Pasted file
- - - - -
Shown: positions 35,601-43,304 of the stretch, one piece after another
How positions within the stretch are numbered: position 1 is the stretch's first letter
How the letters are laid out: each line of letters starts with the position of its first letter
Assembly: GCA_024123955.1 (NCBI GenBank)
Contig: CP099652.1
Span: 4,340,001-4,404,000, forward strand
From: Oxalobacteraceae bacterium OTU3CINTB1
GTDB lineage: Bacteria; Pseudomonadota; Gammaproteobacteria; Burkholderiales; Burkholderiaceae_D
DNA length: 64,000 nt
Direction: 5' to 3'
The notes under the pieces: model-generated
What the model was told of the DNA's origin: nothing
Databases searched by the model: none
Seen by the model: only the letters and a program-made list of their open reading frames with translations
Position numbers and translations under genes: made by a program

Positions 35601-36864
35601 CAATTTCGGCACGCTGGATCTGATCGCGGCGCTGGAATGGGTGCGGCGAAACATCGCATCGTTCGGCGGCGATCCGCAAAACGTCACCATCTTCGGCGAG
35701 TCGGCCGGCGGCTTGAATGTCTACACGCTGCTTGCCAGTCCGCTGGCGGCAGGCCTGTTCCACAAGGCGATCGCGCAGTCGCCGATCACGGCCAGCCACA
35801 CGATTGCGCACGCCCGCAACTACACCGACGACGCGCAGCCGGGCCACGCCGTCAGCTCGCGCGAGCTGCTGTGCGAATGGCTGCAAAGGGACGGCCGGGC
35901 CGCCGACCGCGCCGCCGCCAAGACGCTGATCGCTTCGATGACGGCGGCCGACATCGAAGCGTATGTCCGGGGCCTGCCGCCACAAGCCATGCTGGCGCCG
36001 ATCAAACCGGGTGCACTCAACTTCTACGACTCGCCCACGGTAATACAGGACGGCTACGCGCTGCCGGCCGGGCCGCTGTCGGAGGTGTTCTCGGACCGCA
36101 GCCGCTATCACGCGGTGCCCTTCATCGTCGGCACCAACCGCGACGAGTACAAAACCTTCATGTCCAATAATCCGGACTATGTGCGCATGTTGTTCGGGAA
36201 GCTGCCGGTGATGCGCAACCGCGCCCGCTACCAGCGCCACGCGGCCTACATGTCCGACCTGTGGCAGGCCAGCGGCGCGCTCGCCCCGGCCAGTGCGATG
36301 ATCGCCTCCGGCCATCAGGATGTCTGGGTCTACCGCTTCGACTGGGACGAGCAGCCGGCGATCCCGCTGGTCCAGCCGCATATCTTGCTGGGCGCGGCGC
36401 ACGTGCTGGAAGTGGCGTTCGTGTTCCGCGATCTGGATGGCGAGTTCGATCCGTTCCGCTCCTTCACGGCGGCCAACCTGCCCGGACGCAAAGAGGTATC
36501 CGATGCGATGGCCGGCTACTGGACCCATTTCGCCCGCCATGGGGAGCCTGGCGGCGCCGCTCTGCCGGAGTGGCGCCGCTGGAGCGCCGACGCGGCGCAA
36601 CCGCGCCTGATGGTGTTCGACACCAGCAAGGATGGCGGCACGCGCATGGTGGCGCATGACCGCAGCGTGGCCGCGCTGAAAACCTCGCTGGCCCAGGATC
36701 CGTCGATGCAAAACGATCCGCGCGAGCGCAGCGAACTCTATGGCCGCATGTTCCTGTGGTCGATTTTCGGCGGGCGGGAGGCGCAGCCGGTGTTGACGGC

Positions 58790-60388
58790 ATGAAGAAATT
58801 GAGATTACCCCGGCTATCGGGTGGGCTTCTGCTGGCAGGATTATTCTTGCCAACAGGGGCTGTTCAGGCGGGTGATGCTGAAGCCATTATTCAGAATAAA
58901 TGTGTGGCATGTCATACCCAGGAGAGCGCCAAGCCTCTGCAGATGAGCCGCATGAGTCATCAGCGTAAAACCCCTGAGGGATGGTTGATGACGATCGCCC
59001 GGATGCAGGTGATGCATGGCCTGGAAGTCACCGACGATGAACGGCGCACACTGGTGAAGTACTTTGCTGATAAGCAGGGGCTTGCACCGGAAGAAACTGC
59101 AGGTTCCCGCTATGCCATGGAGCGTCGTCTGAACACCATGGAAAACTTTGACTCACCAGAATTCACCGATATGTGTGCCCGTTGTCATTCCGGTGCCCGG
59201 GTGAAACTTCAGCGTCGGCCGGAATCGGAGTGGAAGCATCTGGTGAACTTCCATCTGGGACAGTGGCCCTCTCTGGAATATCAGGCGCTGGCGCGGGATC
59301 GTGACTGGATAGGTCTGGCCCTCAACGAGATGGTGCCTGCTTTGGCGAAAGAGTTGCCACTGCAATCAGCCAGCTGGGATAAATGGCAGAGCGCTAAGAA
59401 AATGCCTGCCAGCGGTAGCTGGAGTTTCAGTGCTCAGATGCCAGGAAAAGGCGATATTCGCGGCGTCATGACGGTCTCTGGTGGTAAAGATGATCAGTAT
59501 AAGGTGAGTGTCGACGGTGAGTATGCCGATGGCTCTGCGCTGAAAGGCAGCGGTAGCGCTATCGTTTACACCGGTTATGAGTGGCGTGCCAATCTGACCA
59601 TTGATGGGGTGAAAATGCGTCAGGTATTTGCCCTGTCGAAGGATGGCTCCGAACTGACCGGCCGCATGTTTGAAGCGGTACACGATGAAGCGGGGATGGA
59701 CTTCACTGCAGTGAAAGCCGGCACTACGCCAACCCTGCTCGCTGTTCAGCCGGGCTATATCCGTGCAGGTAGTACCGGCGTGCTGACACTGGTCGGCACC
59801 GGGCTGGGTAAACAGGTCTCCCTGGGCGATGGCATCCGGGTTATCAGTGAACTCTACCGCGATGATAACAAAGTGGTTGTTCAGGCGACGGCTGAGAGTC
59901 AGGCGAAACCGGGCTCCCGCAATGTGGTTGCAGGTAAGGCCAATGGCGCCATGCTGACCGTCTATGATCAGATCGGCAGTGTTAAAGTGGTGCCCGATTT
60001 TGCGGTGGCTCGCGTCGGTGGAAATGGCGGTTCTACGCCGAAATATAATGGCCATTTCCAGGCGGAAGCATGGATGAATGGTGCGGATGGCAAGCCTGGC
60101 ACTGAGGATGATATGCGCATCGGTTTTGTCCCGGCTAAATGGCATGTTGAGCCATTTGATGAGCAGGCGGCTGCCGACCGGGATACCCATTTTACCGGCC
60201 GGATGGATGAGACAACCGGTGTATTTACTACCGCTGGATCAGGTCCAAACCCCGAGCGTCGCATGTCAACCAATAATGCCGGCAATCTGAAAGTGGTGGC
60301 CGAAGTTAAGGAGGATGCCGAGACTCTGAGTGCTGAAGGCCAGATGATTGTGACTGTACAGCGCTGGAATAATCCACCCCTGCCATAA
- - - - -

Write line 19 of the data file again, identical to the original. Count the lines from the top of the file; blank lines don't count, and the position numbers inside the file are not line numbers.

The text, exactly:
35801 CGATTGCGCACGCCCGCAACTACACCGACGACGCGCAGCCGGGCCACGCCGTCAGCTCGCGCGAGCTGCTGTGCGAATGGCTGCAAAGGGACGGCCGGGC